Filtering was moved outside elements and is attached as a policy to GenericElement. Additional run-time safety was added via LateInsertCheck—more details when discussing the run-time features. Elements are tag typed to avoid circular dependencies and extra complexity (TagTypes.h):

struct IBreakImpl{};
struct IHeadImpl{};
struct IAnchorImpl{};
struct IParagraphImpl{};
struct ICardImpl{};

The IxxxImpl structures are not intended to be manipulated polymorphically and one might take the same precautions as with GenericElement, which has a non-virtual protected destructor.

Please note in the code above constructs of type:

this->method();

This C++ lookup requirement is described in detail in [8].

Elements take as a template parameter the class they inherit from, thus allowing for different filters. Filters are defined separately (filters.h) and of course different implementations can coexist, the one to be used being selected at compile time. A filter acts mostly like an enabler—allowing or disallowing the compilation based on the filter parameter type.

struct BaseFilter
{};
struct ParagraphFilter
{
   static void filter(const IAnchorImpl&){}
};
struct HeadFilter
{
   static void filter(const IBreakImpl&){}
}
struct CardFilter
{
   static void filter(const IParagraphImpl&){}
};
template < class P>
struct DeckFilter
{
   static void filter(const IHeadImpl& e)
   {
      P::check(e);
   }
      static void filter(const ICardImpl& e)
   {
      P::check(e);
   }
};
struct HeadBeforeBodyCheck
{
   static bool headIsFirstInADeck ;
   static void check(const IHeadImpl& e)
   {
      assert (!headIsFirstInADeck && "head was used already");
      headIsFirstInADeck = true;
   }
      static void check(const ICardImpl& e)
   {
      assert (headIsFirstInADeck && "attempt to insert before head" );
   }
};
bool HeadBeforeBodyCheck::headIsFirstInADeck = false;

DeckFilter offers a naïve example of a composite filter—checking at run-time whether a Header was inserted before the Cards in a Deck.

Here is an usage example (wmlExecution1.h):

namespace WML_TYPEDEF_HELPER
{
   typedef CardImpl< GenericElement<CardFilter>, ICardImpl> Card;
   typedef HeadImpl<GenericElement<HeadFilter>, IHeadImpl> Head;
   typedef BreakImpl< GenericElement<BaseFilter>, IBreakImpl> Break;
   typedef DeckImpl< GenericElement<DeckFilter<HeadBeforeBodyCheck> >,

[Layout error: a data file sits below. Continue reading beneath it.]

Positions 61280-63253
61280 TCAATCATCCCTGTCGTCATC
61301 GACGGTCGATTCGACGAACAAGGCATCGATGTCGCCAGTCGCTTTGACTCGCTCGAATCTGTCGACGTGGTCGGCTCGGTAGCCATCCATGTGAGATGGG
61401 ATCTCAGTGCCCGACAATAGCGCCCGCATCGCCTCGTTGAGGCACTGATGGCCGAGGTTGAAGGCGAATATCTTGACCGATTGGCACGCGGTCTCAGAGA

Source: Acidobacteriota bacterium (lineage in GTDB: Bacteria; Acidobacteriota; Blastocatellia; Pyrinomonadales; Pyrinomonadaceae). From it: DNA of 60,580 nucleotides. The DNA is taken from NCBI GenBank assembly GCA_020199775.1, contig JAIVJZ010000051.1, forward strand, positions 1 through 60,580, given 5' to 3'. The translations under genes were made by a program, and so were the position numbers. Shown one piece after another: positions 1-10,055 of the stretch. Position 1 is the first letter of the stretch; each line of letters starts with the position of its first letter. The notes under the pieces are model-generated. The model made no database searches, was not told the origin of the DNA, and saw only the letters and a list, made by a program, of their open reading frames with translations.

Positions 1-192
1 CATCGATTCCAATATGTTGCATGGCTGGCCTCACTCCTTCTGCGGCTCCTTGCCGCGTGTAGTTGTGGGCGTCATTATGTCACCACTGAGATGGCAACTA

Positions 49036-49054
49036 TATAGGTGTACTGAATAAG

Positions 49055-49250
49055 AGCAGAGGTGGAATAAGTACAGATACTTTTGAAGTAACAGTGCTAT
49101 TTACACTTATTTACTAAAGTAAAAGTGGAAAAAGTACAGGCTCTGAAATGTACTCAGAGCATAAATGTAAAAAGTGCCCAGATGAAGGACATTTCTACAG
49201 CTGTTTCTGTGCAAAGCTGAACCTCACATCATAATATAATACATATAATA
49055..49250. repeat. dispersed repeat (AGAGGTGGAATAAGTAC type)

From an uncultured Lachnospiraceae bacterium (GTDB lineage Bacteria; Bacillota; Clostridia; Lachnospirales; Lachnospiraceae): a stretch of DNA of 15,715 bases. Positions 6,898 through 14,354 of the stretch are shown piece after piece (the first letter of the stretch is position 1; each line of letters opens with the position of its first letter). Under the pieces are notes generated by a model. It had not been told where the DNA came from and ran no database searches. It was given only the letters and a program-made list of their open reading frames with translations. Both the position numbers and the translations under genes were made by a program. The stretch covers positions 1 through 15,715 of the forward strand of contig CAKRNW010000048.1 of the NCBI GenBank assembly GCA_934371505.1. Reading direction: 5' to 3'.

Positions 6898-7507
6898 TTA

IDeckImpl> Deck;
   typedef ParagraphImpl< GenericElement<ParagraphFilter>,
      IParagraphImpl> Paragraph;
   typedef AnchorImpl< GenericElement<BaseFilter>,
      IAnchorImpl> Anchor;
}
void doReadWML()
{
      typedef WML_TYPEDEF_HELPER::Card Card;
      typedef WML_TYPEDEF_HELPER::Head Head;
      typedef WML_TYPEDEF_HELPER::Break Break;
      typedef WML_TYPEDEF_HELPER::Deck Deck;
      typedef WML_TYPEDEF_HELPER::Paragraph Paragraph;
      typedef WML_TYPEDEF_HELPER::Anchor Anchor;
   Paragraph p;
   Break br;
   Head hd;
   hd.insert(br);
   Deck dk;
   dk.insert(hd);
   Anchor a("href", "html");
   //a.insert("html");
   Card c;
   c.setID("ID");
   p.insert(a);
      c.insert(p);
   ///p.insert(a);
   dk.insert(c);
      //dk.insert(hd);
   std::cout << static_cast<const std::string&>(dk) << std::endl;
}

WML_TYPEDEF_HELPER isolates the typedef declarations from the rest of the code, as an additional reusability unit.

Attempts like

a.insert("html");

or

dk.insert(p);

are rejected by the compiler.

On the other hand,

p.insert(a);

raises an assertion violation at run time: failed assertion '!isClosed && "inserted after closed"'. This means that the element to be inserted has been already closed and used in a previous context.

Using

dk.insert(hd);

after

dk.insert(c);

has the same consequences as commenting out the first call to

dk.insert(hd);

namely: failed assertion headIsFirstInADeck && "attempt to insert before head", meaning that the header can be used only once, before inserting any card.

Epilogue

This article presented two flexible implementations of a compile-time safe generator for WML-like XML subsets, coded in C# and C++. Easy to configure for various validation rules, the generator offers an interesting alternative to other similar products based on XSTL workflow chains.

Download the Code

Download the C# source code here and the C++ source code here.

References

[1] http://www.openmobilealliance.org/tech/affiliates/wap/wapindex.html

[2] http://www.wapforum.org/DTD/

[3] mlgen.zip contains the .NET solution

[4] Implementing the entire WML specification is left as an exercise for the reader

[5] http://msdn.microsoft.com/library/default.asp?url=/library/en-us/csref/html/vclrfusingdirective.asp

[6] http://www.objectmentor.com/resources/articles/ocp.pdf

[7] wmlgenerator.zip contains the C++ solution files

[8] http://www.comeaucomputing.com/techtalk/templates/#whythisarrow